|Panorama semis too long |
By Melissa Doughty Monday, January 25 2016
From as early as 8.30am the sounds of pan wafted through the City of Port-of-Spain. A line of small conventional bands lined what is commonly referred to as The Drag; awaiting their turn in the 2016 National Panorama semi-finals held yesterday at the Queen’s Park Savannah, Port-of-Spain.
Vendors lined the upper part of Frederick Street anticipating the crowd expected to turn up for the event.
The annual musical event saw 20 small, 14 medium and 17 large bands competing for a coveted spot in the finals.
The Small Bands category got promptly underway at the scheduled 9am start time. The National Anthem was played at 9.15am. At 9.17am Pan Trinbago’s president Keith Diaz declared the 53rd Panorama competition open.
First small conventional band, La Horquetta Pan Groove struck its first chord at 9.22am, playing Johnny Douglas’ 1993 piece Raising Dust. As each band played another followed swiftly behind; not allowing for lull-time in between.
The bands played a range of songs, from last year’s winning Road March song “Like a Boss” by Machel Montano to Sparrow’s 1984 hit “Doh Back Back” to “Mash it Up” from 1989 by John “Jayson” Perez. Last year’s winner Arima Golden Symphony played “D Greatest Invention” by D’ Original De Fosto Himself. Golden Hands, a young south band, also paid tribute to late musician Raf Robertson who passed away last year.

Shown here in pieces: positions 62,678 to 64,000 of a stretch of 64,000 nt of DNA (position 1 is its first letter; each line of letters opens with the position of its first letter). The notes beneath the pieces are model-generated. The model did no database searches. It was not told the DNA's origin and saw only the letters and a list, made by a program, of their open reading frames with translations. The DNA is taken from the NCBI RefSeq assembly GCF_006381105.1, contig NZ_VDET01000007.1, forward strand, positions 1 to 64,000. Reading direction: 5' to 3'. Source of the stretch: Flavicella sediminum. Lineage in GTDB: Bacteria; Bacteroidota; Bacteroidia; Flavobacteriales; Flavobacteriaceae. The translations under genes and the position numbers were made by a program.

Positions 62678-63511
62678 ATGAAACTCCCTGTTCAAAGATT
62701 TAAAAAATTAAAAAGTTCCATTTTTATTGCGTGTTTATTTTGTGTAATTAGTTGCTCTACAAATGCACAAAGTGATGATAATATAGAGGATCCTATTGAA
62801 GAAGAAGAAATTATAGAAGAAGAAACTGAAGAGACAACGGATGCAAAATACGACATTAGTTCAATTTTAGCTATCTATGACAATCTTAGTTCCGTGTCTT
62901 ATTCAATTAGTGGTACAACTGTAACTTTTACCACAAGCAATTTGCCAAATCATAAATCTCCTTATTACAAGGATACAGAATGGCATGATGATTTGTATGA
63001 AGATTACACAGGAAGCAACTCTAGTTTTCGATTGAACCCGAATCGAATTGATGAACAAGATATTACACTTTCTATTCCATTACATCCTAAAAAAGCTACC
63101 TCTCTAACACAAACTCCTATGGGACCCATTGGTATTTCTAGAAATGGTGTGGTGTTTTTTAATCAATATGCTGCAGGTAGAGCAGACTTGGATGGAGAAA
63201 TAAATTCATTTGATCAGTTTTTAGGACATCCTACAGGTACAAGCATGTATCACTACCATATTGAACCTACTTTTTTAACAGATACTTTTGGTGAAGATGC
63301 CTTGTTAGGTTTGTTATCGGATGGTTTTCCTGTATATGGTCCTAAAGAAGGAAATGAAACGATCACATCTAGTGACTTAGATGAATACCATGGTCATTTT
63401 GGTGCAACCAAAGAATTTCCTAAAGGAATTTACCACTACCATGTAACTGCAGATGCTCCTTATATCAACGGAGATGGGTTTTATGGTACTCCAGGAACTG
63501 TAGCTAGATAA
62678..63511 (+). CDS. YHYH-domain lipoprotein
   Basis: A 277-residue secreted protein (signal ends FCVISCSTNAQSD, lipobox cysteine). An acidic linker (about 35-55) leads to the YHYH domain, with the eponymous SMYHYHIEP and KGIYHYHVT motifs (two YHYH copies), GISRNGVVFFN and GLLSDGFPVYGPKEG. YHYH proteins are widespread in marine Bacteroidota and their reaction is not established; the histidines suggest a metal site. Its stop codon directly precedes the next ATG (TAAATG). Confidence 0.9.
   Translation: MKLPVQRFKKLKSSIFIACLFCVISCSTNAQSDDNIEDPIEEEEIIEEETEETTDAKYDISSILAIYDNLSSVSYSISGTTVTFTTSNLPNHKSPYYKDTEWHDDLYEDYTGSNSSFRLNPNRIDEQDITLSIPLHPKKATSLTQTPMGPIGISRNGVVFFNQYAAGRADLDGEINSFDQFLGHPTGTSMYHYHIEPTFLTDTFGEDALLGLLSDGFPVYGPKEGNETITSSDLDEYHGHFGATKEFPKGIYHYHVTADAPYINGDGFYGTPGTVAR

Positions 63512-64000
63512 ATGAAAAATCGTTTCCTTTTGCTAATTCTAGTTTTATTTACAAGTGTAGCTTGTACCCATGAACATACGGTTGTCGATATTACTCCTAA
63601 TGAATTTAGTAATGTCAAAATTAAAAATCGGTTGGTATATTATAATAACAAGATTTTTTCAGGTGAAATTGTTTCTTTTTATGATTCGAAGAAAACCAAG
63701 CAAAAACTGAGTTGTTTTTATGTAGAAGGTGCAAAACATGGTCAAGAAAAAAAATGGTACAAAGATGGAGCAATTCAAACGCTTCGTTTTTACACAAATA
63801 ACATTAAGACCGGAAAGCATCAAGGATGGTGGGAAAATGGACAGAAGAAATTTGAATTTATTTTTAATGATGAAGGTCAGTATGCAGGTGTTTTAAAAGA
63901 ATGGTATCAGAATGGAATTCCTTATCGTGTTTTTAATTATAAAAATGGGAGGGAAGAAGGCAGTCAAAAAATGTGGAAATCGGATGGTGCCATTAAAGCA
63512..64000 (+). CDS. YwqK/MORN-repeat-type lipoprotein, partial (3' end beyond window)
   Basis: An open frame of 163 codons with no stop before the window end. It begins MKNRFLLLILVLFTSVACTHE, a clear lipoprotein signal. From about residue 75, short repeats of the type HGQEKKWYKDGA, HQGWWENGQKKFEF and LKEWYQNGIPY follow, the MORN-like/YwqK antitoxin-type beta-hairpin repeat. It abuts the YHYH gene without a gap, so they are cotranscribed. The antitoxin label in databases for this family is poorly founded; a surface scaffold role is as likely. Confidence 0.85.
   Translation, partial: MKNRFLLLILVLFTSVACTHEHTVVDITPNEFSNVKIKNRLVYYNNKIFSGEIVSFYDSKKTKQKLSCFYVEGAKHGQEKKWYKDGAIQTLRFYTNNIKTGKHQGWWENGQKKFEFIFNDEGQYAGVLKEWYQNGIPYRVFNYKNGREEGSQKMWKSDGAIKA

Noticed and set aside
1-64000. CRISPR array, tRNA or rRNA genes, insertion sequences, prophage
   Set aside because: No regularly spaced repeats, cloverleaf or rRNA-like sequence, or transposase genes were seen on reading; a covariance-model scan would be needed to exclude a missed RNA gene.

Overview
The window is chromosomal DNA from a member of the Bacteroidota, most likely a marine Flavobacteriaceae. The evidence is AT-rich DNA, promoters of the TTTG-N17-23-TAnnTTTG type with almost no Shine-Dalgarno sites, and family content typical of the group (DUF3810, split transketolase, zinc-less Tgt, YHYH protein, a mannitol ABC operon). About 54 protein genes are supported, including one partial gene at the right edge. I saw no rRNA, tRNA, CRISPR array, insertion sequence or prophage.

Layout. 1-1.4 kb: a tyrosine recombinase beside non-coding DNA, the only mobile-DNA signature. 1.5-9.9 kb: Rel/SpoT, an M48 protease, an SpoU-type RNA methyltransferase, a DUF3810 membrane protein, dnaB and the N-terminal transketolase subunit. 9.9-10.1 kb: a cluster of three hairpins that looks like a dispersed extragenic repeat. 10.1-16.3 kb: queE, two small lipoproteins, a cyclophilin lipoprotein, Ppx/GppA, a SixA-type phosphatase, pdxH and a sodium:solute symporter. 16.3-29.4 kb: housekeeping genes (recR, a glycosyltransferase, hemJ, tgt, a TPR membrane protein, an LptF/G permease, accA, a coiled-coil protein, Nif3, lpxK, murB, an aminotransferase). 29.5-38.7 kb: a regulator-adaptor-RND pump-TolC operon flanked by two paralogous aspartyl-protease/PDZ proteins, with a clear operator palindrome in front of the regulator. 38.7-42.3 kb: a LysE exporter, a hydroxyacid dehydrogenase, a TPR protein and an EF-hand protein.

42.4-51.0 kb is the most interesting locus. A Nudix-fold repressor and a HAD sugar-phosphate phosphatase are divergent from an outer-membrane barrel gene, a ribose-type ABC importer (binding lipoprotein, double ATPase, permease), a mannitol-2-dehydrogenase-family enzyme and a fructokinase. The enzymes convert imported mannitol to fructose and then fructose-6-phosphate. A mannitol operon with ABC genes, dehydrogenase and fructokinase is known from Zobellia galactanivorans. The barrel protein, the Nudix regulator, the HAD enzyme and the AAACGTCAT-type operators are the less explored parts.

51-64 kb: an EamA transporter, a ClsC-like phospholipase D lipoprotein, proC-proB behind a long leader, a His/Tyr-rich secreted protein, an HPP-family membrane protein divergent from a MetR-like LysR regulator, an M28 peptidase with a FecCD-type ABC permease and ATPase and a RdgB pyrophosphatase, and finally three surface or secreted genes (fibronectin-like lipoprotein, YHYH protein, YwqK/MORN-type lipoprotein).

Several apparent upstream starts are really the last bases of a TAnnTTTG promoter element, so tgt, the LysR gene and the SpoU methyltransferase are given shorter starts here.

But despite the quick movement, members of the audience wondered whether this year’s addition of the Small Band category on the same day as the Medium and Large was a very wise one.
One Grand Stand patron who gave his name as Trevor from Sangre Grande said, “I love pan but the Small Band inclusion in today’s activity, carrying the show a little too long. I enjoy it but I prefer the old system where the Small Band was on another day...It is wrapping up in the morning and we have to work.” Patsy Chang from San Fernando said, “I looked at the situation where they started at 9am and it is now 2.30pm, so if we are going from 9am to 2.30pm that is approximately five and a half hours.
What happens with the medium and large bands which will take longer to set up? It means we will probably have to go to about 2am again and to me that is a bit much.
I think we should have judged the small bands by themselves on another day.” In the North Stand, the crowd grew steadily. There were little complaints from patrons there. “I am enjoying the pan ...It is awesome but the only problem I have is the caution tape (used to section off corporate groups in North Stand). You don’t know if you paid for this section or that section, which should not be,” said Norva Bostic from Mausica.
Over at The Greens, by approximately 3pm, the usual crowd it would usually attract was not there. This left some of the attendees confused as to what was happening.
“Well thus far it is kind of dead.
I was thinking that it would have had more people at this point because at this time (after 2pm) it is kind of quiet. But I like the fact that they have a mixture of music of the DJs and a few rhythm section going already,” said Trent from Tacarigua.
Stephen Alexis, a regular attendee to The Greens, pondered whether or not the recession or time played a part in what appeared to be a low attendance. He said, “At this point, I am a little confused because at this time here (The Greens) would have been more crowded. I do not know if it was because Pan Trinbago only sent out tickets this week as far as I am concerned. At this hour there is hardly anyone in here...” Alexis said many of his friends opted to head back to the North Stand this year.